The weather this week has been brutal. The last hike I did in the upper 80s left me heat-stressed despite drinking lots of water. I stop exerting any effort at all in the 90s. In the 100s all I begin to estivate.

The day’s high was 111 earlier but had started to drop because of incoming clouds. By 1:14 it had dropped to 107 due to some clouds passing thru. It would drop to 105 and then climb back up to 109 before the day was through. Inside it was 85 with 60% humidity due to our evaporative cooler. We have a small window A/C unit in a bedroom to relax in.

However, there were power outages all over the place. It is easier to do them than to maintain the electrical lines in a safe and usable condition for hot weather. I’m really hoping the price of batteries drops to where I can reasonably afford to install them. Won’t have to worry about the outages then.

Every summer a big high pressure system sets up over the Great Basin Desert. That’s Nevada and Utah. The air heats up. Hot air expands producing high pressure. The Basin is at about 4-5,000 feet of elevation. Air flows out in a clockwise fashion into the surrounding areas. The surrounding areas in the south are the Mojave Desert which is mostly at 2-3,000 ft. The incoming air gets compressed heating it. Death Valley at 250+ ft. below sea level is the lowest point in the Mojave and because of that experiences the most compression. Ostensibly the hottest location in the world.

The Mojave is already insanely hot. Then this even hotter air comes blasting in. It doesn’t stop at the mountains north of LA. The hot air climbs and is cooled, squeezing any possible hint of moisture out. It then pours out of those mountains down into the low elevation valleys that are the Greater Los Angeles Area, picking up great speed, recompressing, and heating even more. (Known in meteorology as katabatic winds.) Relative humidity plunges into the teens and single digits. These are the famed Santa Anna winds.

The low humidity fails to hold in any heat at night, often resulting on 40 degree temperature swings.

Not the Satan winds, tho they seem hot as hell.. Not the Santa Anita winds, tho Santa Anita does feel them. Not the Santana winds, though I’m sure Carlos is extremely familiar with them. I hear newscasters brutally mangle the name of these winds all the time. These fires turn tiny sparks into raging infernos. They suck the water out of your lawns and gardens, contributing to the already extreme drought.

But… we still love LA. 🙂

Triple-digit weather combined with direct sun and physical effort can kill you very quickly. You can’t sweat fast enough to cool off and you can’t carry enough liquids to keep up with the sweating.

The best way to dress in the sun for super hot and dry weather is layers of loose cloth. It provides shade to the skin yet allows air to circulate and traps some moisture next to our body. The the body works very hard to keep the skin surface close to 100% humidity thru insensible perspiration at all times. It is a very large source of water loss.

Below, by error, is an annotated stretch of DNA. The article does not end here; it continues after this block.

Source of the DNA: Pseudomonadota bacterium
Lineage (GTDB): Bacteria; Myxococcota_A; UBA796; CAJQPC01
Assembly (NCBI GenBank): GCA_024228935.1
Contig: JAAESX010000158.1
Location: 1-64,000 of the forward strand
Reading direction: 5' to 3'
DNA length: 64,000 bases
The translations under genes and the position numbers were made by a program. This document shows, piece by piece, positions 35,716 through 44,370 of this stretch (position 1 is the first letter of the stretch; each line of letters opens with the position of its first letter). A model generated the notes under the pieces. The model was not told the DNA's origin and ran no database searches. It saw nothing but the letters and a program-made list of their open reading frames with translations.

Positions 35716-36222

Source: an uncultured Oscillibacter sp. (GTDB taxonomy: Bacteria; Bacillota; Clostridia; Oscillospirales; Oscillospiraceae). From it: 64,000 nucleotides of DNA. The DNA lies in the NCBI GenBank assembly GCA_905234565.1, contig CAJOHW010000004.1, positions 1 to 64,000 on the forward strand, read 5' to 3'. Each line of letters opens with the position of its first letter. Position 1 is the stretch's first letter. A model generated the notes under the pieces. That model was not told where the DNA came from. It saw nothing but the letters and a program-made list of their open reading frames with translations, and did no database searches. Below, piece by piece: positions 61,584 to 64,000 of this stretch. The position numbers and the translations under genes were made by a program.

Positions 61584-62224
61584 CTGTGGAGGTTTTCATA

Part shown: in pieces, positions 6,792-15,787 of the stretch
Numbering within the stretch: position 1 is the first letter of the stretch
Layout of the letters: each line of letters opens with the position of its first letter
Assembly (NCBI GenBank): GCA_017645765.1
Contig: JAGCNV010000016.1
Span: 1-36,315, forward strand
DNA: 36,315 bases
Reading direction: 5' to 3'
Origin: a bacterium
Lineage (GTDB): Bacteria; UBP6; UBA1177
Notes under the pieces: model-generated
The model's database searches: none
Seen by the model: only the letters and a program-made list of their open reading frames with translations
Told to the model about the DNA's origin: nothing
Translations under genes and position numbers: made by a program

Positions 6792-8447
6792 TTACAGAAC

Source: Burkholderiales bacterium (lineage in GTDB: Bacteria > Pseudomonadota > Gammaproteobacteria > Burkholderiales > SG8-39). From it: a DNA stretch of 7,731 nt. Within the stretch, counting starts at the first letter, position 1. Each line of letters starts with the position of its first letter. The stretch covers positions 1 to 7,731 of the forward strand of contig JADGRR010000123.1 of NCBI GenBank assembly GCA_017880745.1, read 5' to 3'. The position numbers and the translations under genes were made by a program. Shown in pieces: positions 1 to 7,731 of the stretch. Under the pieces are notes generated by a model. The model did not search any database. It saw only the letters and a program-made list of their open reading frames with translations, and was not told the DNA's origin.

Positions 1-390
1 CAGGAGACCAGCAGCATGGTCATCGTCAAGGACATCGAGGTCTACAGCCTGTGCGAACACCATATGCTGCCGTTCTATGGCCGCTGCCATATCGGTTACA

Skin in direct sun can climb to 104F (40C) if you are healthy and more if you are dehydrated. A person’s standing body is hit by 500 watts of solar heat energy continually, depending on body size. A sun bather perpendicular to the sun can receive double that. This is in addition to the heat from the air.

In super hot and moist weather you still want shade but you don’t want clothing because water doesn’t evaporate well in high humidity, You want to give the water every chance possible to evaporate. We lost our fur because it was advantageous to our hunting style – “persistence hunting.” Furry people overheated when chasing down game.

In the military, they taught us to always check our urine in hot weather. Needs to be clear to light. Medium to dark yellow is a sign you need to drink more. If you suffered from any dehydration related illness, you written up and punished for to obey standing orders.

Someone who is acclimated will last a lot longer. Unless you’ve been an outdoor laborer for a while, I guarantee you are not acclimated. Most of the urban population does not ever acclimate, even if they are in good cardiovascular condition. (I know I don’t.) Too much air conditioning in our lives. Most of us have to make an effort to drink enough in hot weather because the thirst reflex doesn’t kick in properly. People simply forget to drink and next thing they know, they get head aches and feel faint. Welcome to hyperthermia. So be safe!

If you are vulnerable to heat issues – the very old, the very young, the ill, – and the AC goes down, be extra sure to drink more water than you want. Stay inside and close the curtain on the sides of your exposed to the sun. On the other side, open the window and hang wet towels in front of it. Take cold baths. Give cool baths if you are a caregiver. Get wet and let nature cool you off. Keeping your head cool is the most important thing of all. An overheated brain is what kills you.

Please don’t be this person!